Clark spent the remainder of his teenage years working his way up through the ranks as a musician, supporting big country names such as Ernest Tubb and Red Foley (and having added fiddle and 12-string guitar to his repertoire along the way). Then he got what would turn out to be his big break, when rising star Jimmy Dean (yes, the sausage guy!) recruited Clark as the lead guitarist for his band, the Texas Wildcats, in 1954. Dean already had his own radio show, Town and Country Time; that program would move to television in 1955, garnering Clark’s outstanding playing a whole new level of attention. Though Dean would end up firing Clark in 1957 for habitual tardiness (Dean was overheard to say, “He’s the most talented person I’ve ever had to fire!”), the men remained good friends, and it would be Dean who gave Clark his truly big break.
After several years of backing the likes of Western Swing artist Hank Penny and Wanda "First Lady of Rockabilly" Jackson, Clark was reunited with Dean on The Tonight Show; Dean was guest-hosting for the absent Jack Paar and graciously brought his old buddy in to perform two songs on the final night, perhaps knowing that a national spotlight was all Clark needed to take off. And he was spot-on: Clark’s combination of comedy and musical virtuosity made him an instant viewer favorite, and before long he was performing regularly on The Tonight Show, The Jackie Gleason Show, and Dean’s own The Jimmy Dean Show. That led to even more TV appearances, including a recurring role on The Beverly Hillbillies and a co-host gig on the NBC country variety series Swingin’ Country.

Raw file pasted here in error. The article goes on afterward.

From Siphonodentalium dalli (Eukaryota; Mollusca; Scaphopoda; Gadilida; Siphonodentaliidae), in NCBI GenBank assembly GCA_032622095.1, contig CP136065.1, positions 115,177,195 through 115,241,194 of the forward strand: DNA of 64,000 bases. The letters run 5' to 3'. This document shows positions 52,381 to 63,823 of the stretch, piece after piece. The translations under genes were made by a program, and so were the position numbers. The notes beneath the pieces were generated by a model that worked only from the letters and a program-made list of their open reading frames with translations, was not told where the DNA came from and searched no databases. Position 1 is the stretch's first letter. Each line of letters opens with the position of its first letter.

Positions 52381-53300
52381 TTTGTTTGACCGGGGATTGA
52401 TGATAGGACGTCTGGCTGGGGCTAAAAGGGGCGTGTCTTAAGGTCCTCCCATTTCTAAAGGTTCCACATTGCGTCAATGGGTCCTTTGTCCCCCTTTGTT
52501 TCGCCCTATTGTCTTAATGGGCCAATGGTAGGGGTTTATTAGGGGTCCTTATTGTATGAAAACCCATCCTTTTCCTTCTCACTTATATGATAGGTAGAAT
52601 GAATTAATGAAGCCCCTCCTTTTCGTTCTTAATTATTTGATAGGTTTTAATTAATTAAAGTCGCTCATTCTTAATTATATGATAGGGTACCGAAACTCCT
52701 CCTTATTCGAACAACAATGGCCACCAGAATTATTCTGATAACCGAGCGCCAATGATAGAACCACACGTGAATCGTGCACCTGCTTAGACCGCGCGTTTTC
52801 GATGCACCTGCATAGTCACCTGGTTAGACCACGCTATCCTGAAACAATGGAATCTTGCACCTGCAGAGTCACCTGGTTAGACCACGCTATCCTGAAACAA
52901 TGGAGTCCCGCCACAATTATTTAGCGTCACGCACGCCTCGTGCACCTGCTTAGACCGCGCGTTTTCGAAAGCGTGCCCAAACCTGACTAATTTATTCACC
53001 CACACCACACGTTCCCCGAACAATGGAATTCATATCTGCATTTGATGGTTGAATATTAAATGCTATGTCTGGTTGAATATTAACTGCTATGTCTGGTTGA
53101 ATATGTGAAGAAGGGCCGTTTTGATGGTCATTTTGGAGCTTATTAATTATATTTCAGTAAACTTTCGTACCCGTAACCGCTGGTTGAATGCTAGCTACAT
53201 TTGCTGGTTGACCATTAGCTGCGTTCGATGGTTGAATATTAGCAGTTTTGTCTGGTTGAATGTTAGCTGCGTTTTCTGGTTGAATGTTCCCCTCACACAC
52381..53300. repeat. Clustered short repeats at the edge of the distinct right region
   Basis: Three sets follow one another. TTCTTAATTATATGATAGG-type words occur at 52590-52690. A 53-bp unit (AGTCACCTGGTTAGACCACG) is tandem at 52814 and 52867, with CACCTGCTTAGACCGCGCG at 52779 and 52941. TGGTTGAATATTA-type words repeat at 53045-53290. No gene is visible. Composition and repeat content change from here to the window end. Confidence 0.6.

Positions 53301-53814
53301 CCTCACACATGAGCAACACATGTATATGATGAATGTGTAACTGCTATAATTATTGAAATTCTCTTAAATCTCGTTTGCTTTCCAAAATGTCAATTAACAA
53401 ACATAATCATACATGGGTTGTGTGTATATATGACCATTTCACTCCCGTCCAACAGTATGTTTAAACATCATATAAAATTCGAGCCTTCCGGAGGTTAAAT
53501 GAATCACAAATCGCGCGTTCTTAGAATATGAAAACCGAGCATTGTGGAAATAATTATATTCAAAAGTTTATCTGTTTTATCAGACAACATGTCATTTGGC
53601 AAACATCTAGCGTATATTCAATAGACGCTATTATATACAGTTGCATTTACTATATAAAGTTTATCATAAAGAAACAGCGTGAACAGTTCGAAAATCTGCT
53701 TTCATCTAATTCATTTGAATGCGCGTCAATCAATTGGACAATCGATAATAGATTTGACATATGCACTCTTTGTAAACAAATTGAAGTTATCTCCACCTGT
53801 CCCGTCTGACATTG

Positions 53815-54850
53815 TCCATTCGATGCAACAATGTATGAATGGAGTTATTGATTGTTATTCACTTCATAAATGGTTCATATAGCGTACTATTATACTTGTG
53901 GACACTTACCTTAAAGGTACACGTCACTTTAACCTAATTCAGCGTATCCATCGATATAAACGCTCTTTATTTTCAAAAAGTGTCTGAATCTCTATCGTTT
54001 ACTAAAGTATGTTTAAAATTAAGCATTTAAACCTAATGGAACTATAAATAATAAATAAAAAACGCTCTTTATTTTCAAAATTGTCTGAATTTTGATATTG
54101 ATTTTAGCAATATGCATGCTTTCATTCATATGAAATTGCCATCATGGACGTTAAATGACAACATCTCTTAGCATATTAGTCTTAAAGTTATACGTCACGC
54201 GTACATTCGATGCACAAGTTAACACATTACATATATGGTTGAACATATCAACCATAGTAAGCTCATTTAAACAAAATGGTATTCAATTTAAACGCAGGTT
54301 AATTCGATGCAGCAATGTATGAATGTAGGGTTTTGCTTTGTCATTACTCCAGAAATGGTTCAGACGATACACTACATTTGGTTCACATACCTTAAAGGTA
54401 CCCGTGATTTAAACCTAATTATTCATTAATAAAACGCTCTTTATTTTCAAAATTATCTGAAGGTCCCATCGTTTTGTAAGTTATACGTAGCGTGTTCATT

So, when CBS decided to produce what was in essence a country music version of Rowan & Martin’s Laugh-In, Clark was an obvious choice as one of the two hosts. He was teamed with Buck Owens, who was a major country star in his own right: during the course of his music career, he and his band, The Buckaroos, would score 21 #1 hits on the Billboard country charts. Hee Haw lasted just two years on CBS, a victim of the network’s "rural purge" in 1971 that saw some of its most popular rural-based shows get the axe in favor of more urban programming such as All in the Family and The Mary Tyler Moore Show. But Hee Haw lived on, and thrived, running a total of 26 seasons and at its height drawing more than 30 million viewers weekly; Owens left in 1986, but Clark soldiered on with a series of guest hosts.
At the same time, Clark continued recording albums and performing live, opening The Roy Clark Celebrity Theatre in Branson, Missouri, in 1983. He was made a member of the famous Grand Ole Opry in 1987 and was inducted into the Country Music Hall of Fame in 2009. As the decades passed, Clark’s live performance schedule began to wind down, and he passed away due to complications from pneumonia in 2018 at the age of 85. But he left behind a legacy of laughter and good times that cannot be overstated.
You know Roy Clark’s old pal Jimmy Dean and how Dean had his own TV show? Well, we’re going to take a look back at The Jimmy Dean Show and see how, even today, a certain part of its legacy remains. I’ll tell you about that next time. Until then, thanks for tuning in!
SUSPENSE writer, producer, and radio-drama aficionado John C. Alsedek shares the history of early radio and television and the impact it has made on the world of entertainment in his ongoing series for Flapper Press.